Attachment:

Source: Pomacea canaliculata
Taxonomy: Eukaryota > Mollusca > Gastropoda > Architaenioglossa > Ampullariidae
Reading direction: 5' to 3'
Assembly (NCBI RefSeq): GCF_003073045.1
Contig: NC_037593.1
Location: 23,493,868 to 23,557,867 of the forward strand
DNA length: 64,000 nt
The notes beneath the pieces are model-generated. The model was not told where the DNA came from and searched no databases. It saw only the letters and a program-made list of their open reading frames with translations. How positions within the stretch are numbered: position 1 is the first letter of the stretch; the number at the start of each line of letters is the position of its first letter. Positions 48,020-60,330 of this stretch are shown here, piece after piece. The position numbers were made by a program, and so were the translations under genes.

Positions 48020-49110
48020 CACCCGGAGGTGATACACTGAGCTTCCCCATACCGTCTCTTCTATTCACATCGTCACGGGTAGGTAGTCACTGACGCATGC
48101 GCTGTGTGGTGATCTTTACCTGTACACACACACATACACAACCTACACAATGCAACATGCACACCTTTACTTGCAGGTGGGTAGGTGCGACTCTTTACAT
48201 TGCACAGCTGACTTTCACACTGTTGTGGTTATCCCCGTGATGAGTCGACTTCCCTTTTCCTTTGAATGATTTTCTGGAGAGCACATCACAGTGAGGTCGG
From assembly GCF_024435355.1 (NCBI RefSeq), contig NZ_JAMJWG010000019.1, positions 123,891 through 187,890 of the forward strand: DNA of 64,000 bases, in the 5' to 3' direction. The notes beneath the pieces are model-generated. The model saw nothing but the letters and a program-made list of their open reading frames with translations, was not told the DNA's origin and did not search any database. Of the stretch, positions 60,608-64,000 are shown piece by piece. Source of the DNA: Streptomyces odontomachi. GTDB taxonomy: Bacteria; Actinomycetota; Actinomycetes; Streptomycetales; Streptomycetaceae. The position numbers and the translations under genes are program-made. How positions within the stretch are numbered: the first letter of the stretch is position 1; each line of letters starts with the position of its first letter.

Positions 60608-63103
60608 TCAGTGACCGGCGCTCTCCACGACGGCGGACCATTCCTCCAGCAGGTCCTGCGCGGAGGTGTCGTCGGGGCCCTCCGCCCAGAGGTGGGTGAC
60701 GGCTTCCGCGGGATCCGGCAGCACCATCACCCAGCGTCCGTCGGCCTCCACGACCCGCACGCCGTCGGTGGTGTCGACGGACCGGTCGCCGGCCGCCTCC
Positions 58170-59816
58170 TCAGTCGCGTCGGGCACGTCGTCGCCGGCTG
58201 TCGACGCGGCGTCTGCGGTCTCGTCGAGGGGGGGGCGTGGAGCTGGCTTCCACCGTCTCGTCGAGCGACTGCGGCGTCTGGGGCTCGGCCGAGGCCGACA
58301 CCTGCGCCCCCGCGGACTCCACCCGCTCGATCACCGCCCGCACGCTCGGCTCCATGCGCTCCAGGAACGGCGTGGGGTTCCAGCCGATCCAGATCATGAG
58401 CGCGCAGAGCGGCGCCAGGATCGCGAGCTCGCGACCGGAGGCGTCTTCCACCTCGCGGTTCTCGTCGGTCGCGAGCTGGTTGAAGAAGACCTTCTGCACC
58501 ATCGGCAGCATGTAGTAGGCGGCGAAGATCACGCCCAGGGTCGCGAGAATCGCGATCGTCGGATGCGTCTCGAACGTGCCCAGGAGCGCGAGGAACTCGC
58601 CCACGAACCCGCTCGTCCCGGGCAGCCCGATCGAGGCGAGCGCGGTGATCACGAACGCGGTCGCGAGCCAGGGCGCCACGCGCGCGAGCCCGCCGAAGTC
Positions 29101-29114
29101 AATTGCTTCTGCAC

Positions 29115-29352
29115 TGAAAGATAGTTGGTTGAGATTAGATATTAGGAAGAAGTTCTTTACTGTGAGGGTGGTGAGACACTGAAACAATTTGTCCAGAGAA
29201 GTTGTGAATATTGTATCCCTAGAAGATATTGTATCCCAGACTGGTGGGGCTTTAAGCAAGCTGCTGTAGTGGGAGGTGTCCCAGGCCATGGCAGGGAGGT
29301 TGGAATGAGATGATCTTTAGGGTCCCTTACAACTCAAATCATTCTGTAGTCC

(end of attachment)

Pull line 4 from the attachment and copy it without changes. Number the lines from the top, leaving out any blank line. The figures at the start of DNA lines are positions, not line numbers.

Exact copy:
Assembly (NCBI RefSeq): GCF_003073045.1